Agriculture & Environment

Call for Papers – Makerere University Journal of Agricultural and Environmental Sciences (MUJAES)

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The walkway to the School of Agricultural Sciences, CAES, Makerere University, Kampala Uganda as seen on 4th February 2009. East Africa

The Editorial Board, Makerere University Journal of Agricultural and Environmental Sciences (MUJAES), College of Agricultural and Environmental Sciences (CAES) is receiving manuscripts for consideration for Volume 13, Issue 1 2024 that will come out in June 2024 and Issue 2 slated for December 2024. Manuscripts should be sent to mujaes.caes@mak.ac.ug. For details on MUJAES and guidelines for submission of manuscripts, visit: https://mujaes.mak.ac.ug/. Manuscripts to be considered for publication in MUJAES should be based on original research findings.

For any inquiries, contact; Dr Jeninah Karungi-Tumutegyereize, Editor, MUJAES. Email – jtumutegyereize@gmail.com.

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Agriculture & Environment

New CAES Project Targets to close the Nutrition Gap of Cross-bred Dairy Cattle in Uganda

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The Project PI, Prof. Veerle Fievez delivered a presentation on ways of harnessing circular and carbon-sequestering local feed resources to close the nutrition gap of cross-bred dairy cattle in Uganda. Makerere University Department of Agricultural Production, College of Agricultural and Environmental Sciences (CAES), National Livestock Resources Research Institute (NaLIRRI), Ento Organic Farm Ltd, and Ghent University, Belgium, two-year project designed to harness circular and carbon-sequestering local feed resources to close the nutrition gap of cross-bred dairy cattle in Uganda inception meeting, 8th February 2024, Grand Global Hotel, Kampala Uganda.

Status of Uganda’s Dairy Production

Dairy farming is a major activity in the southwestern, central, and northeastern parts of the country, with the sector contributing significantly to the economic, nutritional, and employment opportunities of the rural communities in those areas. The dairy industry contributes 9% to Agriculture GDP and about 4% of the total GDP. Dairy farming is a priority agricultural sector under NDP III (2020/2021 to 2024/2025), and a key driver of the agro-industrialisation agenda, Parish Development Model, and Uganda Vision 2040. According to expert reports, the dairy sector currently brings in the second-highest export earnings after coffee in the agricultural sector and is gradually paving its way to the number one position. The sector is currently valued at US$3.8 billion according to statistics. Production of milk increased from sh2.51b litres to approximately sh3.85b litres between 2018 and 2022, an average annual growth rate of 11%, which is among the highest of any sector in the Ugandan economy. However, the sector is undermined by a number of challenges including livestock diseases, low uptake of high grade exotic cattle, a high rate of failure for artificial insemination, limited access to extension services, and limited investments in feed resources. A report by the Economic Policy Research Centre, based on investigations into livestock production practices and milk productivity, reveals that Uganda could be making $300 million more but most farmers in western Uganda who initially embraced exotic breeds are reverting to local Ankole cattle. An exotic breed can produce up to 40 litres of milk per day compared with just three litres from local breeds.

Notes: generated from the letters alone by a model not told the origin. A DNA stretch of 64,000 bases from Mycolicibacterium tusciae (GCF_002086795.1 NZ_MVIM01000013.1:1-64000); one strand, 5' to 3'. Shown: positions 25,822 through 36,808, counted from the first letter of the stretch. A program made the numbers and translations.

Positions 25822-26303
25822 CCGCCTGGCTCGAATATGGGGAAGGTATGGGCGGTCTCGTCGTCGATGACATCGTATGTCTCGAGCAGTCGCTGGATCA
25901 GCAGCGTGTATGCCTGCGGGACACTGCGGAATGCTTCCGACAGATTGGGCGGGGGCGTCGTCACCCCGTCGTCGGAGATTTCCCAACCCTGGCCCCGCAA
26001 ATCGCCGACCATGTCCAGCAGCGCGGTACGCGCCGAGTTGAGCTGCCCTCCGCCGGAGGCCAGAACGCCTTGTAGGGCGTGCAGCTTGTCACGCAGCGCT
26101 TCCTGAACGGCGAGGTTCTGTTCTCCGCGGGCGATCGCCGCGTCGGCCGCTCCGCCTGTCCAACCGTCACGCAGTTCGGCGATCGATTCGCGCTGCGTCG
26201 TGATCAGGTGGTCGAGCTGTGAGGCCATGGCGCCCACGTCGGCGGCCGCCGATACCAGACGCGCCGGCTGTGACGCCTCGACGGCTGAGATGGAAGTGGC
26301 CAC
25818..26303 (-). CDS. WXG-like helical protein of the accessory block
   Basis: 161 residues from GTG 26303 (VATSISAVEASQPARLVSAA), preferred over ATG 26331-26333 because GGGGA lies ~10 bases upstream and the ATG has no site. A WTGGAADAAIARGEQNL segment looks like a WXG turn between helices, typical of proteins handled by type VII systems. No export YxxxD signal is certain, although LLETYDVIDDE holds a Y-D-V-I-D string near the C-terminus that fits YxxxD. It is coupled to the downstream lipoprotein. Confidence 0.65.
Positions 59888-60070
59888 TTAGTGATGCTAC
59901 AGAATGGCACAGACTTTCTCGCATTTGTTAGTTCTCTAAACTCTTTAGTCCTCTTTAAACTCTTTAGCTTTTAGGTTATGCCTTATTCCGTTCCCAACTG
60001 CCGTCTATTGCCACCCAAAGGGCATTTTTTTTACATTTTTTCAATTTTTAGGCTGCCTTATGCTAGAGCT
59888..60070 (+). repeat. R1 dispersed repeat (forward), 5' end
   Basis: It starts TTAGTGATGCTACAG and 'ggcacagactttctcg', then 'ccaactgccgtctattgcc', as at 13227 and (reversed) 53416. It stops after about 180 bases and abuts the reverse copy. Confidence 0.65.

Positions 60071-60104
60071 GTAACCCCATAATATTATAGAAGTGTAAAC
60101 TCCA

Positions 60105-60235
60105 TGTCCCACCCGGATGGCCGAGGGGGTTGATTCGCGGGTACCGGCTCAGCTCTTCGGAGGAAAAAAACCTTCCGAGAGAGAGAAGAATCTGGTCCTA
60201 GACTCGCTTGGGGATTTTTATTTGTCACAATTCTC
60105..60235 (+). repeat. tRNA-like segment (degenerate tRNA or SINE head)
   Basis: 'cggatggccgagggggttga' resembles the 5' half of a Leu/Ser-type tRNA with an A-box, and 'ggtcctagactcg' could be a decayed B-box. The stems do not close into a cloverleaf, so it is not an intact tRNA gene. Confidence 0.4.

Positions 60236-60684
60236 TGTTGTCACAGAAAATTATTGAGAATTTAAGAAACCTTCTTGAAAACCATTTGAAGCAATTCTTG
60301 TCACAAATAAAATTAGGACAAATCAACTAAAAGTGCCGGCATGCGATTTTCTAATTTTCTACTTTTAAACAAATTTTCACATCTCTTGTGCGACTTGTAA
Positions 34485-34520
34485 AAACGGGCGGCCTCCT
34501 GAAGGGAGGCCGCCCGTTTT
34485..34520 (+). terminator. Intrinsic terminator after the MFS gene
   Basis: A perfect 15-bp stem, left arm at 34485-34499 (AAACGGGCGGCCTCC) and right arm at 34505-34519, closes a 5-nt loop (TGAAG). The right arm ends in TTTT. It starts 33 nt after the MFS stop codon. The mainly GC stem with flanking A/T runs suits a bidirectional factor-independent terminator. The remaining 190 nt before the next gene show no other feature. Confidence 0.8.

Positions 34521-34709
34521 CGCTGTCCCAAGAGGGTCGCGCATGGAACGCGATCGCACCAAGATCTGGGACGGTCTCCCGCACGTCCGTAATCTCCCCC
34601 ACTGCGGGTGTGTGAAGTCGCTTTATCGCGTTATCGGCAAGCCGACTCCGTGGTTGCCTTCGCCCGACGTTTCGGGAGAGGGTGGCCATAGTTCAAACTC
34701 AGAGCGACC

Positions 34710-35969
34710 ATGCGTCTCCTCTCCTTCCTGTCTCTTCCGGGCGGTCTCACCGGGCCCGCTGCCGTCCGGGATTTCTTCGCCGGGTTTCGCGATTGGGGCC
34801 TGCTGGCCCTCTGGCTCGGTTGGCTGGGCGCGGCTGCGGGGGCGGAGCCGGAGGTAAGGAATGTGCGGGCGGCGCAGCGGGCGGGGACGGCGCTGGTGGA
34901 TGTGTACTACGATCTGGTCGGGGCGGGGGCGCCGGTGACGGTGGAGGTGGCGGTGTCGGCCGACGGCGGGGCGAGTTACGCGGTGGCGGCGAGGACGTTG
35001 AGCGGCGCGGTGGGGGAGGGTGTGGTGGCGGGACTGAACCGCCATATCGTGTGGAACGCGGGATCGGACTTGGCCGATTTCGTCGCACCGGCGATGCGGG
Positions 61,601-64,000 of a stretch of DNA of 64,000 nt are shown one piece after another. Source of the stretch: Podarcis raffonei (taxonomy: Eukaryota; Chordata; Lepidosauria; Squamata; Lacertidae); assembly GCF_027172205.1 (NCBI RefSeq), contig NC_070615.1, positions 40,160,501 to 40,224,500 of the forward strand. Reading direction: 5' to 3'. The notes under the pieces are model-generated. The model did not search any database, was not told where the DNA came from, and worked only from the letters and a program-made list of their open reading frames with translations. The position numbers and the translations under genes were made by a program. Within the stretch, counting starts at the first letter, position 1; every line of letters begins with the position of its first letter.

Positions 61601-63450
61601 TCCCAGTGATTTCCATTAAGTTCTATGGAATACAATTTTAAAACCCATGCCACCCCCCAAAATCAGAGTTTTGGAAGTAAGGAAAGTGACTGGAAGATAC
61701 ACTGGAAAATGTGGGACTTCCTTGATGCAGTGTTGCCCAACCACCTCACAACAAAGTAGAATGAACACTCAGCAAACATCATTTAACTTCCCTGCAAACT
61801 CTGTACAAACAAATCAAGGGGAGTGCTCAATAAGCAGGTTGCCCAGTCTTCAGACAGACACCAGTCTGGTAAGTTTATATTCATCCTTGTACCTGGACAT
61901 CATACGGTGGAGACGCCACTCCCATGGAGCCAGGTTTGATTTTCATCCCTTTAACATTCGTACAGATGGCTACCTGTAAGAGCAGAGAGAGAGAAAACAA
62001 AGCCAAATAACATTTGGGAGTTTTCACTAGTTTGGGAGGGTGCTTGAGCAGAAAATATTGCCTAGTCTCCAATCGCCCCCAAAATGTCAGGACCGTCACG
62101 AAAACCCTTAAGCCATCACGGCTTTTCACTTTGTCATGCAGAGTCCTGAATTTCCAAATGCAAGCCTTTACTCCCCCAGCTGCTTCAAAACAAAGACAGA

Mr. Lutakome presenting his PhD research project on crossbreed dairy cows in grazing systems of Western Uganda. Makerere University Department of Agricultural Production, College of Agricultural and Environmental Sciences (CAES), National Livestock Resources Research Institute (NaLIRRI), Ento Organic Farm Ltd, and Ghent University, Belgium, two-year project designed to harness circular and carbon-sequestering local feed resources to close the nutrition gap of cross-bred dairy cattle in Uganda inception meeting, 8th February 2024, Grand Global Hotel, Kampala Uganda.
Mr. Lutakome presenting his PhD research project on crossbreed dairy cows in grazing systems of Western Uganda.

Short Initiative to improve productivity of dairy cows

Dairy cattle in Uganda, in most cases, produce less milk than expected. This is mainly caused by improper feeding. It is therefore imperative that feed quantity and quality be improved for dairy cows in Uganda to increase milk production and subsequently household incomes. Makerere University through the Department of Agricultural Production at the College of Agricultural and Environmental Sciences (CAES), together with the National Livestock Resources Research Institute (NaLIRRI), Ento Organic Farm Ltd, and Ghent University in Belgium, are implementing a two-year project designed to harness circular and carbon-sequestering local feed resources to close the nutrition gap of cross-bred dairy cattle in Uganda.

Participants keenly following the discussions during the meeting. Makerere University Department of Agricultural Production, College of Agricultural and Environmental Sciences (CAES), National Livestock Resources Research Institute (NaLIRRI), Ento Organic Farm Ltd, and Ghent University, Belgium, two-year project designed to harness circular and carbon-sequestering local feed resources to close the nutrition gap of cross-bred dairy cattle in Uganda inception meeting, 8th February 2024, Grand Global Hotel, Kampala Uganda.
Participants keenly following the discussions during the meeting.